The New Zealand Government is focused on improving the justice response for victims of sexual violence. Sexual violence is prevalent in New Zealand, with a quarter of adults experiencing it sometime in their lives. However, only a small proportion is reported to Police, and of those reported only a small proportion results in conviction.
Trends for people charged with or convicted of sexual violence offences are reasonably well understood. However, the same cannot be said for sexual violence victims and the experiences they report to Police; where research has been undertaken it has not provided a complete view.
The Wellbeing Budget 2019 included funding to support initiatives to prevent and respond to sexual violence. As a result, it is anticipated that over time more people will report victimisations to Police, more will progress to court following investigation, and more perpetrators will be convicted.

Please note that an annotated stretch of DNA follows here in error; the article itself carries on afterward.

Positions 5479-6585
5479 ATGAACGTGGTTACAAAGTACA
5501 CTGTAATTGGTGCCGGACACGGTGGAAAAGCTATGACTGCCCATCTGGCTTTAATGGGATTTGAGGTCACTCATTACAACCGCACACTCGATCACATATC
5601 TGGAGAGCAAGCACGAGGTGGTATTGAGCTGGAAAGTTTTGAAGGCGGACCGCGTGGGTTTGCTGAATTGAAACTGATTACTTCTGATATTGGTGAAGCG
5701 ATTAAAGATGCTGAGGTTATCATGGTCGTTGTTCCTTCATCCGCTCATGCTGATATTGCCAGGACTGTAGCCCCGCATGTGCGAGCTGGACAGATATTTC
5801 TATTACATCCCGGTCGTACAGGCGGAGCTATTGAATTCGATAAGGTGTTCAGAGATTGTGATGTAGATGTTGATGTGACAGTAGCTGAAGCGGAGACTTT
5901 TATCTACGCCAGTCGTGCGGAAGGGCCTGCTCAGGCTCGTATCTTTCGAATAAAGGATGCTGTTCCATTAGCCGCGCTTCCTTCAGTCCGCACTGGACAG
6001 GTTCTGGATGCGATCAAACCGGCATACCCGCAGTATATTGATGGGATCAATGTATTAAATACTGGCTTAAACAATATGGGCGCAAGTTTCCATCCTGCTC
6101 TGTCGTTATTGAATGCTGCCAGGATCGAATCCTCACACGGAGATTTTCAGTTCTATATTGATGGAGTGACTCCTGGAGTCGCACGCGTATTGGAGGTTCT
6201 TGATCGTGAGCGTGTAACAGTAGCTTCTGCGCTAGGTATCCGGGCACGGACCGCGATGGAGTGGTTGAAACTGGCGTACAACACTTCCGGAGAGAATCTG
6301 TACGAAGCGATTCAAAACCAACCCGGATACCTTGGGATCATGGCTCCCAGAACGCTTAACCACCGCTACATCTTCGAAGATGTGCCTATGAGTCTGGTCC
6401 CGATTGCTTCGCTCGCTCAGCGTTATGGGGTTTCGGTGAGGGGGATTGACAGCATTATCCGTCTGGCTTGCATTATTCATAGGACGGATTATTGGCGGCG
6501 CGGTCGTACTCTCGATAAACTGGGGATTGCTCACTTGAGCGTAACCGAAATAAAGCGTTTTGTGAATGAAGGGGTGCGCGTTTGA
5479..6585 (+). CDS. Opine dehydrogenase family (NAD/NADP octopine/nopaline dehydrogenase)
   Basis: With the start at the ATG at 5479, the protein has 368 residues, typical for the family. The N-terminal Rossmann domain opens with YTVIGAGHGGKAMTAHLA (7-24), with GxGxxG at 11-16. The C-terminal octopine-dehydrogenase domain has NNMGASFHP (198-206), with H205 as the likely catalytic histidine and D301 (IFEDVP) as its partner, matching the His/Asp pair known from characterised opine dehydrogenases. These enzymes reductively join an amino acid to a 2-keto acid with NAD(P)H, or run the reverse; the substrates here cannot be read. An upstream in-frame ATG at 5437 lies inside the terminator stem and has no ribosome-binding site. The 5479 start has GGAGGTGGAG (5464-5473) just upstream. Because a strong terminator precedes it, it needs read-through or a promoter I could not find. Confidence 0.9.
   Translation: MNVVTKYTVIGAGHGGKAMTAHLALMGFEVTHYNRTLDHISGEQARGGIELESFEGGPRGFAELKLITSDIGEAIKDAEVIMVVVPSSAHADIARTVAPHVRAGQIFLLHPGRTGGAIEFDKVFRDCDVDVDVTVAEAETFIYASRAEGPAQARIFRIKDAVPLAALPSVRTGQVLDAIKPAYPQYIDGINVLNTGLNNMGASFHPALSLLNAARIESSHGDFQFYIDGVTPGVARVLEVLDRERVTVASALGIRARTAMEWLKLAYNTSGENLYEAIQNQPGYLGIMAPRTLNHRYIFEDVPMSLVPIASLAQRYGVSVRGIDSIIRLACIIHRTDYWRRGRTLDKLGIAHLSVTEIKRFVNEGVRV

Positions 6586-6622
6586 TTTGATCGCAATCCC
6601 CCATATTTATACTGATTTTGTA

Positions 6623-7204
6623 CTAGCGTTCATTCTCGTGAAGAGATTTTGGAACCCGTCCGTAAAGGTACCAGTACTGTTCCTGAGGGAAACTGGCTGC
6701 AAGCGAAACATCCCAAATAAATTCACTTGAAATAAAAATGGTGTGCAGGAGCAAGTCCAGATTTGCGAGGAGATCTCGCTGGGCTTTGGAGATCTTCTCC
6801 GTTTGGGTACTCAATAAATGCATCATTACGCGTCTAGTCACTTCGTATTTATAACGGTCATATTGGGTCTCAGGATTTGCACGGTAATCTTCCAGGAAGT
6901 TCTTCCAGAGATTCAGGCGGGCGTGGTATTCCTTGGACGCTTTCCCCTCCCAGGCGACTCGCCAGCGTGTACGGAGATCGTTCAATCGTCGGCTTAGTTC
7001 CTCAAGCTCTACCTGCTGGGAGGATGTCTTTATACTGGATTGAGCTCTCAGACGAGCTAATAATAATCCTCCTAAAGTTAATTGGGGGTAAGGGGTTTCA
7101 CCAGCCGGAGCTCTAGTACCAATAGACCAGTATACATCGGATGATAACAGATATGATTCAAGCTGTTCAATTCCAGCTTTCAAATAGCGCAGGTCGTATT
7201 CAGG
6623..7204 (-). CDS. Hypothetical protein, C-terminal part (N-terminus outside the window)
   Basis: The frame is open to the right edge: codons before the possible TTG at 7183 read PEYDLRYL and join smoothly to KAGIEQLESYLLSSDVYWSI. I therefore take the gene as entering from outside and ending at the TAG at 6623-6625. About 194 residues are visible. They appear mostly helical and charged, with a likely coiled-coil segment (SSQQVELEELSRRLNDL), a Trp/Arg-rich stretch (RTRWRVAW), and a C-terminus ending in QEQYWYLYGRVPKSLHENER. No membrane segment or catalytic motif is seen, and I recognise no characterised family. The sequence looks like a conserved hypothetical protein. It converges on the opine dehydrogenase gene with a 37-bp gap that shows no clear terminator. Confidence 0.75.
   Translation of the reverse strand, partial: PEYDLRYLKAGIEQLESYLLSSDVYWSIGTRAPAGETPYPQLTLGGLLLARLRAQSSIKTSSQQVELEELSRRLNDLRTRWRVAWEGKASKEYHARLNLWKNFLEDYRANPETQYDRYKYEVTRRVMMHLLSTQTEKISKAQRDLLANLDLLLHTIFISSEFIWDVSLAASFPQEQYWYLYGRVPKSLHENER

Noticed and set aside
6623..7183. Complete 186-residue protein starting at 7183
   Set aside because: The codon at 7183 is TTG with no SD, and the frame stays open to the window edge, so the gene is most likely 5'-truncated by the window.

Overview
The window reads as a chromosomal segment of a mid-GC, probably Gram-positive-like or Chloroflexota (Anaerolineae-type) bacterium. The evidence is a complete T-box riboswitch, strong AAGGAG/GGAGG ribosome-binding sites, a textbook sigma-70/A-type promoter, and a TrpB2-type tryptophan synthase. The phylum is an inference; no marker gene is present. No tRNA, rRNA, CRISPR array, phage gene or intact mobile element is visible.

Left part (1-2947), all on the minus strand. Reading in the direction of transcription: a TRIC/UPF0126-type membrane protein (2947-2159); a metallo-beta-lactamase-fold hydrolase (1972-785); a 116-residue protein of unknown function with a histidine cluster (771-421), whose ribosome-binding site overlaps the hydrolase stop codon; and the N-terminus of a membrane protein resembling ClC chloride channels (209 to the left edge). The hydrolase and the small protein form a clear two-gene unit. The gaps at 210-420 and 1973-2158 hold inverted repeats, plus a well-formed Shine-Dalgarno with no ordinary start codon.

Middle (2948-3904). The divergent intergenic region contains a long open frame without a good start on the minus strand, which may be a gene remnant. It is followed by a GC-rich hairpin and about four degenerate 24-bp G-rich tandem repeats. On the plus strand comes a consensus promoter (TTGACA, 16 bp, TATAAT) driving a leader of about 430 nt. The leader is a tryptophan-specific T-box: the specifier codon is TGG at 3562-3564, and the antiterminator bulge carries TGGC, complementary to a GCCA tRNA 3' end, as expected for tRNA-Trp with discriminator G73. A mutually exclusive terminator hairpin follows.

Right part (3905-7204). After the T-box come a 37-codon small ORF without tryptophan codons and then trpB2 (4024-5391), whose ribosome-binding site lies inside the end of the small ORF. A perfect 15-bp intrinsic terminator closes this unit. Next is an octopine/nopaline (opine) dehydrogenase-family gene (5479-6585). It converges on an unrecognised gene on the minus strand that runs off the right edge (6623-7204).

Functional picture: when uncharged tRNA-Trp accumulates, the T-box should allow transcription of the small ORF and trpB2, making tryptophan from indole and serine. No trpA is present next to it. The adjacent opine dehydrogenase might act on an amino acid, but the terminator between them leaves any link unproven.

This research quantifies the proportion of reported sexual violence victimisations that currently progress through the justice system to a conviction. Additionally, it aims to determine if differences exist over time, for children and young people, adults reporting historic childhood offences, different offence types, Māori and different perpetrator relationship types. An initial analysis of the time taken to progress through the system is also undertaken.
A large-scale analysis of this type has not previously been undertaken in New Zealand. It differs from previous research, in that it includes all sexual violence victimisations reported to Police over a four-year period and includes both adult and child victims.